Author Topic: What Pans are Recommended?  (Read 6210 times)

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Offline doughdiver

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What Pans are Recommended?
« on: November 05, 2007, 02:06:01 PM »
Hello,

I would like to get started making Chicago Style pizzas.  I did a search, but I am still confused.  A couple of questions.

What is the best pan size to get?  I have seen references for 10" pans and 14.5" pans.

What should the pan be made of?  I have seen hard anondized aluminum, professional with RESIST non tick coatings, aluminum etc.

Do I need to season the pan and if so how do I do it?

Is there a good mail order source for deep dish pans?

Does a grill work for making deep dish pizza's?

I am sure that these questions have been asked many times.  If these have been addressed elsewhere, a link would be helpful.

Thank you.

Dough Diver
Rick


Offline canadianbacon

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Re: What Pans are Recommended?
« Reply #1 on: November 05, 2007, 02:40:31 PM »
Hi there Dough Diver,

Since nobody has answered yet, here is some info to get you started.

Do a search for " PSTK " , you can see more info on this special coating that PizzaTools puts on their pizza pans.
There is a good thread I remember, where somebody was talking about this coating.


see here for info on these pans:
http://www.pizzatools.com/productdisplay.aspx?catid=53&c=Deep_Dish_Nesting_Heavy#

This website has 2 different types of pizza pans available, deep dish nesting pans,
and deep dish "stacking" pans.  Look carefully at what you want, some of the pans stack, some don't,
and there are special lids available for one of the types of pans.

Now to add to that, you then have the choice between this special coating they apply to the pans,
which is called "PSTK" .  I have often looked at these pans but they are too expensive, they are basically
double the price.  There are many guys here that say the special coating
gives amazing results.

Pizzamaker, Rib Smoker, HomeBrewer, there's not enough time for a real job.

Online Pete-zza

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Re: What Pans are Recommended?
« Reply #2 on: November 05, 2007, 05:26:54 PM »
Dough Diver,

There are many types and sizes of deep-dish pans. Which you decide to select will to a large degree depend on how you plan to use the pans, how often, and your pocketbook.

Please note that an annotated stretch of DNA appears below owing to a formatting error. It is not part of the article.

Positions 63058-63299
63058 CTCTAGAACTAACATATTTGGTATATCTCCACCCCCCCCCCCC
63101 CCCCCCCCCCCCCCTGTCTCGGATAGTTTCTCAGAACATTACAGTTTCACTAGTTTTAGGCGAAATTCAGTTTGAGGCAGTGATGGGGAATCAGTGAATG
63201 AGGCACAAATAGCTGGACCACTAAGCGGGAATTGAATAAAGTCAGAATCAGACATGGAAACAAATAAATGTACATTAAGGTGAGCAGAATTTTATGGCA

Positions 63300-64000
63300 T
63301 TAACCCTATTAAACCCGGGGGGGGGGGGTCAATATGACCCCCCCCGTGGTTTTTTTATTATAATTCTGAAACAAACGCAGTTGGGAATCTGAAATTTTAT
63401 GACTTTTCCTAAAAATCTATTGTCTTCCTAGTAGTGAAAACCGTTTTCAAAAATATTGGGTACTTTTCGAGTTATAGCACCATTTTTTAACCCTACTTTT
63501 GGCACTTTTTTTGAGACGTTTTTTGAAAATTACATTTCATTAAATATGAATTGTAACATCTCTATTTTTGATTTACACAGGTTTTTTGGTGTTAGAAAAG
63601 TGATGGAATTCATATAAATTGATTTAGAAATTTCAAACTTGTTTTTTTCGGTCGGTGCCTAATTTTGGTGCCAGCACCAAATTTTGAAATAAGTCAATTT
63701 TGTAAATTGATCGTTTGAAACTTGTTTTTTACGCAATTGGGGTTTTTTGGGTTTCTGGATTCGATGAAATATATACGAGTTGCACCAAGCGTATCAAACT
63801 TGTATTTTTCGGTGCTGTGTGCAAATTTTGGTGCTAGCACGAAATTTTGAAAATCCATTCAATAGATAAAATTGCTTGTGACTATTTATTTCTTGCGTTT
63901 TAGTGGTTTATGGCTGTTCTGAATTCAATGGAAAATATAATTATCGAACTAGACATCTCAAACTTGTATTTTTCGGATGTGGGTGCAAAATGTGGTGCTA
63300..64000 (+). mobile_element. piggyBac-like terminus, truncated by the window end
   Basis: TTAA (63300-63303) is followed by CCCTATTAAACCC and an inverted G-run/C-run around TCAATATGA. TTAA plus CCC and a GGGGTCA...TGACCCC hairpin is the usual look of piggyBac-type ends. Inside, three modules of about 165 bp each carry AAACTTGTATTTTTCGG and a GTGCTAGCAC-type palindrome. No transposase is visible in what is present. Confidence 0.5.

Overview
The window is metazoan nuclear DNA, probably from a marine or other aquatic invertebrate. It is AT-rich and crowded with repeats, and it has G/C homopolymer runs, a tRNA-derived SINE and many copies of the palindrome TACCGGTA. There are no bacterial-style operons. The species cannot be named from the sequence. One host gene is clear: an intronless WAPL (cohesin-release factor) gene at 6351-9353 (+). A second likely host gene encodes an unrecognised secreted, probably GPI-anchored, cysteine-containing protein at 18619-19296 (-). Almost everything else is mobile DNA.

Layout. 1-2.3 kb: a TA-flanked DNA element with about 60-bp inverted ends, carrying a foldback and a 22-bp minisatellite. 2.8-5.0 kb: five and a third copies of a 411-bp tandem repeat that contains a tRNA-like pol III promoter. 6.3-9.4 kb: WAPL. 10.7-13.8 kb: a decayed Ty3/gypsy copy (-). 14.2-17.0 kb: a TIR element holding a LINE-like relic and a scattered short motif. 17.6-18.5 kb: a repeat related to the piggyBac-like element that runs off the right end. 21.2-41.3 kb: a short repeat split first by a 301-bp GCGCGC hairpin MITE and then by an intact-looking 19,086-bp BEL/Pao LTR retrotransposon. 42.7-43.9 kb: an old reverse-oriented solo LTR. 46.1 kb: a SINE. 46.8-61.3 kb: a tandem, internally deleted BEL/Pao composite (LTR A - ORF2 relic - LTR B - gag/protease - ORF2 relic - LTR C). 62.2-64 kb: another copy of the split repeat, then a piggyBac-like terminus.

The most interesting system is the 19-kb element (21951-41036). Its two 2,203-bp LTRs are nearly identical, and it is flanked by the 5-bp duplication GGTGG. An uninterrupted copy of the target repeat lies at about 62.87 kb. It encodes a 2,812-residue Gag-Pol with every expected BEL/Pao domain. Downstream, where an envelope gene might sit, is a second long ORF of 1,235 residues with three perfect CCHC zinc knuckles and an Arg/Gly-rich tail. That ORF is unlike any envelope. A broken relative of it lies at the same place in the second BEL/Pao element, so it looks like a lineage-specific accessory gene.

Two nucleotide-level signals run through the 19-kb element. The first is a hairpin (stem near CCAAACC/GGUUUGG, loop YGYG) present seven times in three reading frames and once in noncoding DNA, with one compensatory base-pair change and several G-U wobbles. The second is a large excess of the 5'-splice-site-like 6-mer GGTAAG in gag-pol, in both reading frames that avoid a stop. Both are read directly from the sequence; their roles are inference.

I have several of the PSTK products from pizzatools.com (http://www.pizzatools.com/) and they are my favorites because the dark, anodized finish is a baked-in finish that doesn’t chip, scratch or peel. And the pans do not require seasoning before using. Canadianbacon (Mark) is right that the PSTK products are expensive, but if you plan on using them often and over a long period of time, say, several years, the initial upfront investment is worth it in my opinion. pizzatools.com sells mostly to the pizza trade but they will also sell direct to individuals. All of their products are made in the U.S., so their prices will reflect that.

Although I haven’t tried them, both American Metalcraft and Chicago Metallic also carry deep-dish pans. Both sell mainly through restaurant supply companies, many of which are online and can be found through simple Google searches. For the pans carried by American Metalcraft, you should look at those under the Series 5000, 8000 and 9000 designations, at http://www.amnow.com/Pizza-Trays/5000-Series-Pans,
http://www.amnow.com/Pizza-Trays/8000-Series-Pans and http://www.amnow.com/Pizza-Trays/9000-Series-Pans. Go to the bottom of the pages to see the dark pans. You will usually be able to buy the AM products at about 15-20% lower than the prices noted at the AM website.

You can see an example of the Chicago Metallic deep-dish pans with the Bakalon anodized finish at http://www.abestkitchen.com/store/product221.html. At one time, Chicago Metallic sold pans with nonstick coatings under the Bakalon brand (and they may still do), so you may want to keep that in mind so that you don’t confuse the two types of pans.